National Medal of Technology[edit]

On April 27, 1999, Thompson and Ritchie jointly received the 1998 National Medal of Technology from President Bill Clinton for co-inventing the UNIX operating system and the C programming language which together have led to enormous advances in computer hardware, software, and networking systems and stimulated growth of an entire industry, thereby enhancing American leadership in the Information Age.[10][11]

Tsutomu Kanai Award[edit]

In 1999, the Institute of Electrical and Electronics Engineers chose Thompson to receive the first Tsutomu Kanai Award "for his role in creating the UNIX operating system, which for decades has been a key platform for distributed systems work."[12]

Japan Prize[edit]

In 2011 Ken Thompson, along with Dennis Ritchie, was awarded the Japan Prize for Information and Communications for the pioneering work in the development of Unix operating system.[13]

References[edit]

  1. ^ "ken". The Jargon File (version 4.4.7). 
  2. ^ "Thesis Students". Elwyn Berlekamp's Home Page. University of California, Berkeley Department of Mathematics. 
  3. ^ Dennis M. Ritchie. "The Development of the C Language". Bell Labs/Lucent Technologies. 
  4. ^ http://swtch.com/~rsc/regexp/regexp1.html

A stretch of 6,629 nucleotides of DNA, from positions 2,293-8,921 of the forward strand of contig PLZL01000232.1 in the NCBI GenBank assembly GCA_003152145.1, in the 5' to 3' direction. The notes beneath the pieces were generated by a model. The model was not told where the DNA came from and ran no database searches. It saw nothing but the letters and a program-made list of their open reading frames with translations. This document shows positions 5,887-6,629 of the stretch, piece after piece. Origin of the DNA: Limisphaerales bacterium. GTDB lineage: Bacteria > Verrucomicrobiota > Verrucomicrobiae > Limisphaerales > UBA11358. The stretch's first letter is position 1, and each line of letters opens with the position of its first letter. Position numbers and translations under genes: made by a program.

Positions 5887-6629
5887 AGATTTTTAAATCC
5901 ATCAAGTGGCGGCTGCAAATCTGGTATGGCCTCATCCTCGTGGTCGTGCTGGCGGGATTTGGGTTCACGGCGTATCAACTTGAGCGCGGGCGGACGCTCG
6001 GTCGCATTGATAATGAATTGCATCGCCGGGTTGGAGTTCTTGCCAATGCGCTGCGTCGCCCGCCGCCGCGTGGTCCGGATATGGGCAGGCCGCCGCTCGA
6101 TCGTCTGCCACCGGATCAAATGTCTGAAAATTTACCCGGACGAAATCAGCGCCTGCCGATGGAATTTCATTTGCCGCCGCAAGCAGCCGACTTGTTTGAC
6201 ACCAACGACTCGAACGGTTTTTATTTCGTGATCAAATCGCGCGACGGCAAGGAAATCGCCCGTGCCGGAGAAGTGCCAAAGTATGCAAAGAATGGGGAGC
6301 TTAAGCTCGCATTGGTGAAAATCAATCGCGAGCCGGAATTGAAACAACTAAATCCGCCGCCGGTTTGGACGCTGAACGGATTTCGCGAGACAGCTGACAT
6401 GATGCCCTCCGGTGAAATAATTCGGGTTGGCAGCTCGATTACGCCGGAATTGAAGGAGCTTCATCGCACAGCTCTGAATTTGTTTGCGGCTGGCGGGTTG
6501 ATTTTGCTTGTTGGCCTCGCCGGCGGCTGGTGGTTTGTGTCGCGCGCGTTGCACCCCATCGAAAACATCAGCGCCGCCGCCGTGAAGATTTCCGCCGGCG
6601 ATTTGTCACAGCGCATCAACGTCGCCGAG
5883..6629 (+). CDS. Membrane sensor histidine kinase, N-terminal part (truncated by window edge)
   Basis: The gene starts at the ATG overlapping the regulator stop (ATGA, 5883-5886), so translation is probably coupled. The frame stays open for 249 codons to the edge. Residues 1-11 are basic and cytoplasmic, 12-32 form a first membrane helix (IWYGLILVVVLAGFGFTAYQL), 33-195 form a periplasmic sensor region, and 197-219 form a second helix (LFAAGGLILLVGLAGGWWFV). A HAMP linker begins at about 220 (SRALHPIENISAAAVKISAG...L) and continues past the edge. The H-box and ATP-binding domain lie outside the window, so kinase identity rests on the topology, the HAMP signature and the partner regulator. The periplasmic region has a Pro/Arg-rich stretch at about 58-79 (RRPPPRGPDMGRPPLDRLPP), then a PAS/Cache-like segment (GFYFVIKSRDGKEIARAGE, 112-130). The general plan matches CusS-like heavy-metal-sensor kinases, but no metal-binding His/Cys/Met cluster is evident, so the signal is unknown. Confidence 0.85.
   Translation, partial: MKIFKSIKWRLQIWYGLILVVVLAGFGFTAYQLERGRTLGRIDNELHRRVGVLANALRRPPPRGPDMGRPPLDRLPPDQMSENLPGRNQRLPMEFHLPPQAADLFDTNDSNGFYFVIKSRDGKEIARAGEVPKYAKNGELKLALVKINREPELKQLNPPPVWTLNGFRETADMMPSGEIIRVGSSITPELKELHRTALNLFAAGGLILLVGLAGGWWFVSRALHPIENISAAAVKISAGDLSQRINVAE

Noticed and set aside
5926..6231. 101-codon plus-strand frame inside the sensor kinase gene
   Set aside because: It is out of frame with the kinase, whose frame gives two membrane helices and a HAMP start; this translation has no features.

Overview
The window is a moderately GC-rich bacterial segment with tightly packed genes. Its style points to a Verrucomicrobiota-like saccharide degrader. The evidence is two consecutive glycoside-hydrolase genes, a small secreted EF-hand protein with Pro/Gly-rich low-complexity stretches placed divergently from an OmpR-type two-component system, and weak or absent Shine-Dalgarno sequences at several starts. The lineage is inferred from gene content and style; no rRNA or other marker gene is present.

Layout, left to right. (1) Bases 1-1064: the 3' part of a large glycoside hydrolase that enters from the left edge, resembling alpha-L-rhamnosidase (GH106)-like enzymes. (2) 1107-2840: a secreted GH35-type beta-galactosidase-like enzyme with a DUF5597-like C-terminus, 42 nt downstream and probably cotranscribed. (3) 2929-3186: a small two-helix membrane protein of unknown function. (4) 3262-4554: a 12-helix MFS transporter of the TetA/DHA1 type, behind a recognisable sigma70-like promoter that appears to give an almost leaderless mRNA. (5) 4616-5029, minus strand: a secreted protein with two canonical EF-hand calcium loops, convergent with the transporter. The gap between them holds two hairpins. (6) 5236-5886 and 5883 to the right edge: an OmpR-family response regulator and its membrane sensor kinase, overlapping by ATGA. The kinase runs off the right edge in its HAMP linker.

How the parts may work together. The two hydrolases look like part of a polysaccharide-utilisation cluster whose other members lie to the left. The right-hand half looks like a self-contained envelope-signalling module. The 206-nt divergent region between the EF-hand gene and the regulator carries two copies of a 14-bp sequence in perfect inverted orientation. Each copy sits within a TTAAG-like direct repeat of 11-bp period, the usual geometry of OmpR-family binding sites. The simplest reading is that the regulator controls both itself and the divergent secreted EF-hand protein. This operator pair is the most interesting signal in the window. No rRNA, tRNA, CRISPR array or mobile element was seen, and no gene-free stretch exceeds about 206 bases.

5. ^ Pike, Rob (April 30, 2003). "UTF-8 history". 
  6. ^ "Dr. Ken Thompson". National Academy of Engineering. 
  7. ^ Peter Seibel, 2009, Coders at Work, ISBN 978-1-4302-1948-4
  8. ^ Thompson, Ken. "Reflections on Trusting Trust". 
  9. ^ "IEEE Richard W. Hamming Medal Recipients". IEEE. Retrieved May 29, 2011. 
  10. ^ "Ritchie and Thompson Get National Medal of Technology". Bell Labs. December 8, 1998. 
  11. ^ "Ritchie and Thompson Receive National Medal of Technology from President Clinton". Bell Labs. April 27, 1999. 
  12. ^ "Ken Thompson Receives Kanai Award for Impact of UNIX System". Bell Labs. March 25, 1999. 
  13. ^ Evangelista, Benny (January 25, 2011). "Ken Thompson, Dennis Ritchie win Japan Prize". The San Francisco Chronicle. 

External links[edit]